We’re lucky that, in the Garden State, the virtue of eating local requires relatively little sacrifice. But Bruce Lefebvre won’t get slavish about it. “There’s so much great food in the world,” says the F&P’s restlessly creative chef/owner. “We just find the best, or something unique, and balance it with the local, which is in our DNA.” Lefebvre’s veteran kitchen team help him turn small Iberico pigs from Spain, rarely seen here in fresh form, into an exceptional duo of grilled skirt steak and croquettes made with béchamel and tender rib meat steam-roasted over red wine. From Hawaii comes striped marlin that, quick-seared, eats like beautifully marbled tuna. He serves it with a (local) four-bean salad, Marcona almonds and a sweet-smoky purée of charred Vidalia onions. Intensity and balance on the plate are matched by seamless service; an excellent wine list and bar program featuring barrel-aged cocktails; and two comfortable dining rooms, the clubby main room and the enclosed yet light-flooded garden room, especially enjoyable at this time of year. 29 Dennis Street, 732-846-3216.

Girasole, Atlantic City

Photo courtesy of Girasole.

Photo courtesy of Girasole.

At 61, Gino Iovino is still as passionate about food as you might expect a Naples native to be. Maybe more so. He travels to Italy a few times a year, “always searching for new ideas, new ingredients” to feature at Girasole, his one-of-a-kind temple of Italian food and fashion. Girasole, though just a block from the Boardwalk, has no connection to any casino, and has been delighting visitors from near and far since it opened in 1992. Staffed almost entirely by family, the restaurant is beloved for its Neapolitan and Puglian cooking, including marvelous pastas, wood-fired pizzas and a braised beef braciole for the ages. From Milan in the North, one of Iovino’s favorite stops, come warm beef carpaccios, a delight of that fashion capital. In 1980, Iovino introduced Armani to Philadelphia at Eleganza, Iovino’s boutique there. Moving Eleganza to Atlantic City, he says he introduced Versace to America in 1984. Eleganza now has two locations in the Playground (the former Caesars Pier jutting over the surf). Girasole, beautifully tailored in Versace fabrics, with displays of ancient Greco-Roman vases, reflects Iovino’s continuing passion for design as well as food. Soccer, though, is not far behind. “I just played yesterday—and scored a goal!” he chortled in June. “Against kids!” 3108 Pacific Avenue, 609-345-5554.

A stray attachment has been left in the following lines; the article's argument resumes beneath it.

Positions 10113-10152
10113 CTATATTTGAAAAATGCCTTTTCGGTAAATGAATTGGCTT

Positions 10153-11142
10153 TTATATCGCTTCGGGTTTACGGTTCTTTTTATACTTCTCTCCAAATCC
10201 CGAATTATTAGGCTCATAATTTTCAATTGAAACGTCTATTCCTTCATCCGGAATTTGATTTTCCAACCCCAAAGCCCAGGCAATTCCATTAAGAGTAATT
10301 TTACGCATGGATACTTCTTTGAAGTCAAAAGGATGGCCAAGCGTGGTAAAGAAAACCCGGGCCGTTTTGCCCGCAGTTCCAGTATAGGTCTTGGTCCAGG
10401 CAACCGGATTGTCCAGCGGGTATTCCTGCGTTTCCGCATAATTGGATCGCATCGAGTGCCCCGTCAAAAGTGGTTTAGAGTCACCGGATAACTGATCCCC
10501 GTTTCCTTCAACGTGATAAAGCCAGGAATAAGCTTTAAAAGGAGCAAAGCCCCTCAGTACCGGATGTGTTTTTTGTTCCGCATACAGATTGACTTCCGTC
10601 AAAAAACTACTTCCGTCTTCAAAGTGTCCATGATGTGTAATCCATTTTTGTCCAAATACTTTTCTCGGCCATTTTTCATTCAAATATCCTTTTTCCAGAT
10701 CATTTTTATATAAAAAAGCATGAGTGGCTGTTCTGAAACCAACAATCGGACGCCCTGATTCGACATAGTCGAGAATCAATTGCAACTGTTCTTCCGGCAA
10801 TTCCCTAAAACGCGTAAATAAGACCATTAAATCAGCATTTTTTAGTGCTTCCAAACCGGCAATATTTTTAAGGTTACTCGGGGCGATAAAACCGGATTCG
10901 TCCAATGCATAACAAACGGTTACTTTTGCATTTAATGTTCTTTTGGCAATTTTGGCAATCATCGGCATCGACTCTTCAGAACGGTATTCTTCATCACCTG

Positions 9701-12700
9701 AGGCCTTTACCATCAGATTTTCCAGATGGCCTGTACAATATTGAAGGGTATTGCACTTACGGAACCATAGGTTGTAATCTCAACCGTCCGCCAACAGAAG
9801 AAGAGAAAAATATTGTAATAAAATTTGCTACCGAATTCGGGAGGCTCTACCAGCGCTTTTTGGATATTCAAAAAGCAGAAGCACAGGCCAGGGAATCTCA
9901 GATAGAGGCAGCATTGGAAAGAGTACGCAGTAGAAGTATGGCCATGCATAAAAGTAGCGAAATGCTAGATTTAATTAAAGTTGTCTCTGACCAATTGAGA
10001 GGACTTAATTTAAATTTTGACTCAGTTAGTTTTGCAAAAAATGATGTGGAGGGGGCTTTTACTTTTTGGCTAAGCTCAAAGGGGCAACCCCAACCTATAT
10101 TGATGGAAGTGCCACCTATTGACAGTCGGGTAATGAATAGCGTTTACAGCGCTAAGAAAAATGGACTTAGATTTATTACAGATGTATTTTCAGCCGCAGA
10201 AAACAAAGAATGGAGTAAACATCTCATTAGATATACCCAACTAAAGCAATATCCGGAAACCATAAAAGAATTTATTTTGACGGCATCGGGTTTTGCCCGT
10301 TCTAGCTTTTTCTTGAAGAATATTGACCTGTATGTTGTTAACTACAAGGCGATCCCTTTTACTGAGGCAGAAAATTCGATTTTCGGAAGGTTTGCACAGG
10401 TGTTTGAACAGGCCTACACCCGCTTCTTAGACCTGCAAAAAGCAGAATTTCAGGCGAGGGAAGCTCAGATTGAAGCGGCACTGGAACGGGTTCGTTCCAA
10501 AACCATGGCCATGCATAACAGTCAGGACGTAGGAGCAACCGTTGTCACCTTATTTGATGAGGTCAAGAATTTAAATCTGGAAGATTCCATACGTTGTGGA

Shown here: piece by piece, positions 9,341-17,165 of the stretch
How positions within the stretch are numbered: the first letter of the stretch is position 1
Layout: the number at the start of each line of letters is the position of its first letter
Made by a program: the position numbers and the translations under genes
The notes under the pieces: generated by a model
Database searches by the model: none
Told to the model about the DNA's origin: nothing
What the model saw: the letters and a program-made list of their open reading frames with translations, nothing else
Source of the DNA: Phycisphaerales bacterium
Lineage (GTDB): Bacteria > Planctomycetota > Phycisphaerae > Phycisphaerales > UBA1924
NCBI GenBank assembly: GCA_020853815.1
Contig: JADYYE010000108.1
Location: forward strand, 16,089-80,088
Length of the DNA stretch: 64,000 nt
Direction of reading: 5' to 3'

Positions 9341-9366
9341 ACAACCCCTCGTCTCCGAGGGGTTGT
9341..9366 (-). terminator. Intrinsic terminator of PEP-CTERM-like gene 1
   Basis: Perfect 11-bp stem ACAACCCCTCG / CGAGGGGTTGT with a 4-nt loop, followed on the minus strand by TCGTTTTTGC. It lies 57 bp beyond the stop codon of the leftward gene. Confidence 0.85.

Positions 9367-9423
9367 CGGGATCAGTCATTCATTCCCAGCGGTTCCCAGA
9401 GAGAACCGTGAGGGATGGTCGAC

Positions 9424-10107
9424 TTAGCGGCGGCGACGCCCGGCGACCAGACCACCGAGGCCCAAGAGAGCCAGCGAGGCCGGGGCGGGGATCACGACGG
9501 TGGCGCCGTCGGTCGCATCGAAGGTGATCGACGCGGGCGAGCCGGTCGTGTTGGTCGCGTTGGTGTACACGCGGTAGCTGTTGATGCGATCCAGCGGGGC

Jockey Hollow Bar & Kitchen, Morristown

Oyster platter with white wine.

Oyster platter with white wine. Photo by Laura Moss

Chef Kevin Sippel, 39, oversees one of the most multi-faceted and ambitious restaurant under one roof in New Jersey. JHBK, as staffers call it, is actually three restaurants on three levels. All serve food as deep in flavor and steeped in tradition as it is informed by modern cooking techniques and ideals like local, seasonal ingredients, meat produced without growth stimulants and so on. Top floor is the fine dining, mainly prix-fixe Dining Room; main floor the hip, casual Oyster Bar and Vail Bar; ground floor the German-themed Rathskeller (live music on weekends). Delights range from a superb raw bar to entrancing pastas, a roasted carrot soup beyond all expectations, pork schnitzel with mushroom cream sauce and one of the most atavistically satisfying burgers around. All this plus terrific wine pairings—a specialty of owner Chris Cannon—and great cocktails from mixologist James Gelmi. Read Our January 2015 Review. 110 South Street, 973-644-3180.